Weird Voice Control

Posted on March 15, 2018

I know- the third blog post in a row about Amazon, but Alexa has made the news again, and this time she has done it with a cackle.

Laughter is a particularly human thing to do. Studies have even shown that humans can easily distinguish between someone fake laughing and real laughing, so when the sound of laughter comes from something non-human, could it truly be anything BUT creepy? Alexa made headlines last week as many users reported Alexa randomly laughing. One twitter user claims he was “lying in bed about to fall asleep when Alexa on [his] Amazon Echo Dot [let] out a very loud and creepy laugh”. Amazon claims Alexa thought she heard the prompt “Alexa, laugh”, so she did. Amazon has subsequently changed that command to “Alexa, can you laugh” in an effort to prevent further fits of unintended laughter.

We’ve reached a weird point in voice control where we are giving this technology more control and allowing it decision making power, but the fear is it responding in the negative, and believing via algorithm that the decision a user is making is wrong. Some technology has already progressed to this point, with some smart thermostats waiting for ten minutes to adjust the temperature after a manual change is made in an effort to prevent the rogue teenager from coming home and cranking the AC down. Moving down this path does seem inevitable, but we should be wary about how we trigger our devices, as this could impact overall user experience.

Amazon’s Echo devices are triggered by the user saying “Alexa”, “Echo”, or “Computer”, but cannot be customized beyond those choices. The market is split when it comes to naming virtual assistants, with Amazon providing the above choices, Google’s trigger being “Okay, Google” or “Hey, Google”, Apple’s trigger being “Hey, Siri”, and of course, the built-in Windows assistant, activated by the trigger “Cortana”. When these devices think they hear their trigger word, they respond and try to complete the interpreted action, as designed. Last year Apple took the first step toward solving this problem with a patent for technology that will allow Siri to learn a user’s voice. This could solve a large majority of accidental triggers, but Amazon and Google will also need to make progress, as they currently hold the market share of voice control units.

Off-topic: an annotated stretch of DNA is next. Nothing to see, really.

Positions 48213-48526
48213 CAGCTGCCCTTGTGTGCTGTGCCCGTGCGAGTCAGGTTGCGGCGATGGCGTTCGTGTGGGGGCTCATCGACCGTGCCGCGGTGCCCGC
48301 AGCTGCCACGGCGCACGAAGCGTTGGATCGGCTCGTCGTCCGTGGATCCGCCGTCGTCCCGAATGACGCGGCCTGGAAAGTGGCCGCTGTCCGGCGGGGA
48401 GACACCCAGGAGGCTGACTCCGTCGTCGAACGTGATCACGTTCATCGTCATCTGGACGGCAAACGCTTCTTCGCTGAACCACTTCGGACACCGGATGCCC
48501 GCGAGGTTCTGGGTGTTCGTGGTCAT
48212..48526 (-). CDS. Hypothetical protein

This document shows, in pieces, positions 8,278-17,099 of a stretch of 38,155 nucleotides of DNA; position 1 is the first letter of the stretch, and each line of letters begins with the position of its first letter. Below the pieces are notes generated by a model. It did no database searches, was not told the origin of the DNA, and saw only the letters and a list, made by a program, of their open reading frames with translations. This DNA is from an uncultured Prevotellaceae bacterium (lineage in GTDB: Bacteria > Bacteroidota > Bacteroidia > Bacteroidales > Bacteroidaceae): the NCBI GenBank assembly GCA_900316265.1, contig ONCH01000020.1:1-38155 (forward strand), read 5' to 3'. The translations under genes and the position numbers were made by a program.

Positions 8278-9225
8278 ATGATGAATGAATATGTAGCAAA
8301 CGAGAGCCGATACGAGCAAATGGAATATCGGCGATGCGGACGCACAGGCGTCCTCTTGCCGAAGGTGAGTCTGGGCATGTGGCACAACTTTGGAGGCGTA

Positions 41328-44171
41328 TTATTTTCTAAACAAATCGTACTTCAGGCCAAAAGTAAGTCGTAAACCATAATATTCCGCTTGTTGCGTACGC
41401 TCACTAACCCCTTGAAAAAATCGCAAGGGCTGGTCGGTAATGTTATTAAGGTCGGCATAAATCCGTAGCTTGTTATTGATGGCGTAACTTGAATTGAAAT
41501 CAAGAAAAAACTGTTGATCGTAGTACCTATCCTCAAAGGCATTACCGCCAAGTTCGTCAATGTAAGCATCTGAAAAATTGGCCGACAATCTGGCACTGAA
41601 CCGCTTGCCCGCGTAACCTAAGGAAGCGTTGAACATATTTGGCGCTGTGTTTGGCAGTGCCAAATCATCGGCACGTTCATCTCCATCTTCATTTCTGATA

Without voice recognition and precise command understanding functionality, our voice activated home assistants will be flawed, and we will sometimes get weird results. Mass adoption of this technology should continue to spur growth and allow companies like Amazon, Google, and Apple to develop the voice recognition and higher level understanding our home assistants need. A hopeful future includes one without Alexa waking users in the middle of the night, laughing.

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